The two-time U.S. Open champ then engaged with some followers to explain his point a little more in depth.
0 words— Curtis Strange (@golf_strange) January 22, 2018
The issue is I don’t want to make you a bit relaxed or comfortable. High pressure, good.— Curtis Strange (@golf_strange) January 22, 2018
Did you watch the end of the NFL games yesterday ? Enough said.— Curtis Strange (@golf_strange) January 22, 2018
I didn’t say you couldn’t be friends and competitive. But in a playoff, 1 tiny mistake and you lose, and that devastated me. Friends before and after, competitors during play.— Curtis Strange (@golf_strange) January 22, 2018
Did you win ? It’s all about surviving the competition to test yourself.— Curtis Strange (@golf_strange) January 22, 2018
So, yeah ... don't think he's changing his perspective on this topic anytime soon ever.
Randall's Rant: The Euros won't just roll over
The Ryder Cup may not be the King Kong of golf events yet, but you can hear the biennial international team event thumping its chest a full eight months out.
As anticipation for this year’s big events goes, there is more buzz about Europe’s bid to hold off a rejuvenated American effort in Paris in September than there is about the Masters coming up in April.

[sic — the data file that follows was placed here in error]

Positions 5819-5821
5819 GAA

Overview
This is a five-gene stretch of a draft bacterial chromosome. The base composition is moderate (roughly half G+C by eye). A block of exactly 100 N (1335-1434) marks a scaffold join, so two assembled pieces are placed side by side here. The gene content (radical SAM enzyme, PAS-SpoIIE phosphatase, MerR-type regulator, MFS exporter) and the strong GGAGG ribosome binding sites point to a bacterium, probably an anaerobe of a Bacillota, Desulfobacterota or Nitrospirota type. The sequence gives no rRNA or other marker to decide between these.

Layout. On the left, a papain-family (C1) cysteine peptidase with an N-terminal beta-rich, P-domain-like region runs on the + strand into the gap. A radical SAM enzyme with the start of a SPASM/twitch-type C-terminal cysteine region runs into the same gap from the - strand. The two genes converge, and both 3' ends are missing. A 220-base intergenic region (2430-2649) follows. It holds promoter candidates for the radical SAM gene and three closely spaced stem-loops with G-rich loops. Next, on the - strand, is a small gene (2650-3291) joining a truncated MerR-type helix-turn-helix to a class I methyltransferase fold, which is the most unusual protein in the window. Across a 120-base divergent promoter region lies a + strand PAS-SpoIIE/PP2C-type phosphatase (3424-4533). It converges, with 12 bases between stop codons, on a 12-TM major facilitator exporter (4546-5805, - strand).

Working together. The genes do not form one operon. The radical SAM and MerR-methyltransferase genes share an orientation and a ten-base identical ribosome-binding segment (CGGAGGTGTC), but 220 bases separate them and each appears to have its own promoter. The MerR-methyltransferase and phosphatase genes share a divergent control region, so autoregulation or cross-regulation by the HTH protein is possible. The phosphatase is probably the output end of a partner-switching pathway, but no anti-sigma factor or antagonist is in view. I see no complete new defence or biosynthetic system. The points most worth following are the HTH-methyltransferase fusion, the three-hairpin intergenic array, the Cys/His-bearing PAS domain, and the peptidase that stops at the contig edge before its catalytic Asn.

Thank Europe’s phenomenal success last weekend for that.
And Rory McIlroy’s impassioned remarks in Abu Dhabi.
And the provocative bulletin board material a certain Sports Illustrated writer provided the Europeans a couple months ago, with a stinging assault on the Euro chances that read like an obituary.
McIlroy was asked in a news conference before his 2018 debut last week what he was most excited about this year.
The Ryder Cup topped his list.
Though McIlroy will be trying to complete the career Grand Slam at Augusta National come April, he talked more about the Ryder Cup than he did any of the game’s major championships.
When asked a follow-up about the American team’s resurgence after a task-force overhaul and the injection of young, new star power, McIlroy nearly started breaking down the matchup. He talked about the young Americans and how good they are.
“Yeah, the Americans have been, obviously, very buoyant about their chances and whatever, but it’s never as easy as that. ... The Ryder Cup’s always close,” McIlroy said. “I think we’ll have a great team, and it definitely won’t be as easy as they think it’s going to be.”
McIlroy may have been talking about Alan Shipnuck’s bold prediction after the American Presidents Cup rout last fall.
Or similar assertions from TV analysts.
“The Ryder Cup is dead – you just don’t know it yet,” Shipnuck wrote. “One of the greatest events in sport is on the verge of irrelevancy. The young, talented, hungry golfers from the United States, benefitting from the cohesive leadership of the Task Force era, are going to roll to victory in 2018 in Paris.”